Former Frog promoted to Seattle’s Double-A affiliate in Tennessee

Vongni Yang, The Union Democrat /

When High Desert Mavericks manager Jim Horner called Trevor Miller into his office last Wednesday, July 10, after a game, Miller didn't exactly understand or know why.

Horner told Miller to take a seat and that he had news for the pitcher from Murphys.

So Miller, who hadn't pitched in three days, anxiously sat down across from his boss.

And waited.

Finally, the California League Class A-Advanced manager delivered the news.

And it was all good.

Miller was being promoted to the Seattle Mariners Double-A affiliate, the Jackson Generals of the Southern League.

The 6-3, 190-pound Miller was relieved, but excited about his new venture, all at the same time.

"It's pretty cool - a pretty cool feeling," Miller said about the call up. "I didn't expect it. It was out of the blue. Honestly, from what I experienced in the minor leagues, that's usually how it is."

That very next morning at6 a.m., Miller boarded a plane headed for Tennessee.

The 22-year-old's promotion comes after an improved performance to start the second half of the season with the Mavericks.

Since the California League All-Star Game June 18, Miller started four games, finishing with a 1-1 record and a 2.91 ERA in 21 2/3 innings pitched, with 22 strikeouts and only seven earned runs allowed.

In the first half of this season in the Cal League, Miller started 14 games and had a 3-6 record. He allowed 43 runs in 71 2/3 innings and finished with a 5.40 ERA. He struck out 56 batters.

"I started off pretty rocky," Miller said. "I feel like I'm just getting into one of those grooves. Getting consistent. I feel like everything is going my way right now, and it feels good."

In all, Miller led the Mavericks this year in games started (18), strikeouts (78) and was second on the team in innings pitched (93 1/3) before the Bret Harte High School graduate was called up.

Miller, in his third professional minor league season, was drafted out of San Joaquin Delta College in Stockton in the 40th round of 2011 Major League Baseball first-year player draft.

The right-hander was a standout with the San Joaquin Delta Mustangs posting a perfect 8-0 record during the regular season in 2011, while making nine starts out of 10 appearances. Miller pitched 67 innings, recorded 56 strikeouts with a 2.01 ERA to help guide the Mustangs to the California Community College Athletic Association State Championships.

That impressive sophomore season prompted his selection by the Seattle Mariners.

"It's definitely a really cool feeling," Miller said. "Being drafted is one thing, but being promoted within the season, that means you're having a pretty good season and that the organization likes you."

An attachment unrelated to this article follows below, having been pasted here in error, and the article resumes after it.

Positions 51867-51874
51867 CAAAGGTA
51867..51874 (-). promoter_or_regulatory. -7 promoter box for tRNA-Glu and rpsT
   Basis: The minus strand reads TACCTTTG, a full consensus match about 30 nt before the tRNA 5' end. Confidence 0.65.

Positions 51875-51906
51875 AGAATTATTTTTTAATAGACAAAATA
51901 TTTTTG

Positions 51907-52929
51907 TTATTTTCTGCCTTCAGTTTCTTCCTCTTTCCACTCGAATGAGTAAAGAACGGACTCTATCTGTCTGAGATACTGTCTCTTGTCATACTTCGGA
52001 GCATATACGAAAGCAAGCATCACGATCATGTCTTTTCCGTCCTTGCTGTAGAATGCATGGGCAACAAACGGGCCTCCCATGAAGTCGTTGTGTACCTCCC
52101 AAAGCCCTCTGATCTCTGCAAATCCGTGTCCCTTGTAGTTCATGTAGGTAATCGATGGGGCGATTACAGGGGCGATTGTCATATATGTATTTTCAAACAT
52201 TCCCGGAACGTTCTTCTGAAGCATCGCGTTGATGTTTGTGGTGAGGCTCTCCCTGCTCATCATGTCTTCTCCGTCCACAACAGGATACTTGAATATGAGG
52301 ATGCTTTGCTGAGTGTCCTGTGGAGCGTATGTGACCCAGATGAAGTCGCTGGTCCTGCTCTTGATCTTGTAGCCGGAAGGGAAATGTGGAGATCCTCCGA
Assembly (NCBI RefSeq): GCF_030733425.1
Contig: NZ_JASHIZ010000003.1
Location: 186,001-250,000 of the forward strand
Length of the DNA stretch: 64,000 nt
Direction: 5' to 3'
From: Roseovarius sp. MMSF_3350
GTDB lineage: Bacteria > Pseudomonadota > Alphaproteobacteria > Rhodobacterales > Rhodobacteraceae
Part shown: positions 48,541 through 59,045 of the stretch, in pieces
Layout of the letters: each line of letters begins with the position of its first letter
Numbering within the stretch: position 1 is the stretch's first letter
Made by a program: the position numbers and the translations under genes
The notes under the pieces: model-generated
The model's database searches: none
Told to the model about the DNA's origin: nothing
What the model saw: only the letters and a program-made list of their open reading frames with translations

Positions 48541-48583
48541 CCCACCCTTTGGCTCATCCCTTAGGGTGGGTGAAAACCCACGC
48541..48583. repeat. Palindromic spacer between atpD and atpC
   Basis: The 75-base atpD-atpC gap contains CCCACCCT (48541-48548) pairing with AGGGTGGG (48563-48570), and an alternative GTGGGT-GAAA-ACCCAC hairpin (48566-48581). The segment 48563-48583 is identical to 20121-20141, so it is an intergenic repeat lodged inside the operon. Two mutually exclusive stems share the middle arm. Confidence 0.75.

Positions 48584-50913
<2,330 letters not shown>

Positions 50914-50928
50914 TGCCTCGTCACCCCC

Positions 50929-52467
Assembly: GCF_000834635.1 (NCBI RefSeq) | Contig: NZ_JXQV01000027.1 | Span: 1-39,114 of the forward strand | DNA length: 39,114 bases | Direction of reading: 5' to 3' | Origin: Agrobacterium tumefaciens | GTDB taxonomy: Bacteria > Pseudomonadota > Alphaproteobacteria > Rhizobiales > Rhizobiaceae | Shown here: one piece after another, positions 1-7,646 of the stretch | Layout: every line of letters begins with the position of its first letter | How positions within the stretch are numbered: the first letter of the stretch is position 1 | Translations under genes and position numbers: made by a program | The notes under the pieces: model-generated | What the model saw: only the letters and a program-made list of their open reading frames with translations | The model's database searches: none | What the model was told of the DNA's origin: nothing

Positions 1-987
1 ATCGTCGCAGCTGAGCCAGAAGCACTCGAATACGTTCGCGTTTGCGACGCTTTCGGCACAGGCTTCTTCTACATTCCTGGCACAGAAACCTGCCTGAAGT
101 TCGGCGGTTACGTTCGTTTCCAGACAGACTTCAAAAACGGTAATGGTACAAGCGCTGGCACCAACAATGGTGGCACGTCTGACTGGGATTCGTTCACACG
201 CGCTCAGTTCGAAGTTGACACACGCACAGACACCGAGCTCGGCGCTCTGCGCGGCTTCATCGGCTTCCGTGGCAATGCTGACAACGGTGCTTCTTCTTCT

Miller worked up his way up the Mariners farm system soon after being drafted. He played for the AZL Mariners in the Arizona League and made a brief appearance with the Mavericks in 2011 as a rookie.

In 2012, he started 17 games with 22 appearances for the Clinton LumberKings, a Midwest League Class A affiliate of the Seattle Mariners, in Iowa. As a LumberKing, he finished with 84 strikeouts before being reassigned to the Mavericks for a second time.

Miller opened 2013 with the Mavericks as part of their rotation.

Playing with the Generals will be a familiar situation for Miller.

"I actually know every single guy on this team because I played with a lot of those guys last season," Miller said. "The camaraderie on our team is great. Great guys. Great players."

Bret Harte athletic director and former baseball head coach Heath Lane always knew Miller had what it took to play professionally once his priorities were set in the right direction.

"He's one of the most competitive players ever for me," Lane said. "I've never seen him intimidated, and he always rose to the occasion. He always wanted to throw the big games. He wanted the ball. Always wanted the challenge. By far the most dominant pitcher I've ever had.

"And that organization is really excited about him," Lane added. "They truly think he has a shot at the big leagues."

Miller believes he's matured drastically since suiting up for Lane.

"Maturity is a big thing in the minor leagues," Miller said. "I think the organization looks at that kind of thing too. He's ready. He can handle it."

And Miller is ready, now, to accept his new challenge as a General.

"Getting better everyday is my main goal," Miller said. "The only way to do that is giving 100 percent all the time whether that's in the bullpen, practice or in the weight room. I want to just finish the season strong just like I did last season - throw strikes and hopefully get to throw here to start next season."

But in a few years, Miller hopes he can reach the majors and lace up his cleats for the big club, the Mariners.

"It's worth it if you can make it," Miller said of his journey as a professional baseball player. "And that's obviously the overall goal and that's what I want."

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The Union Democrat
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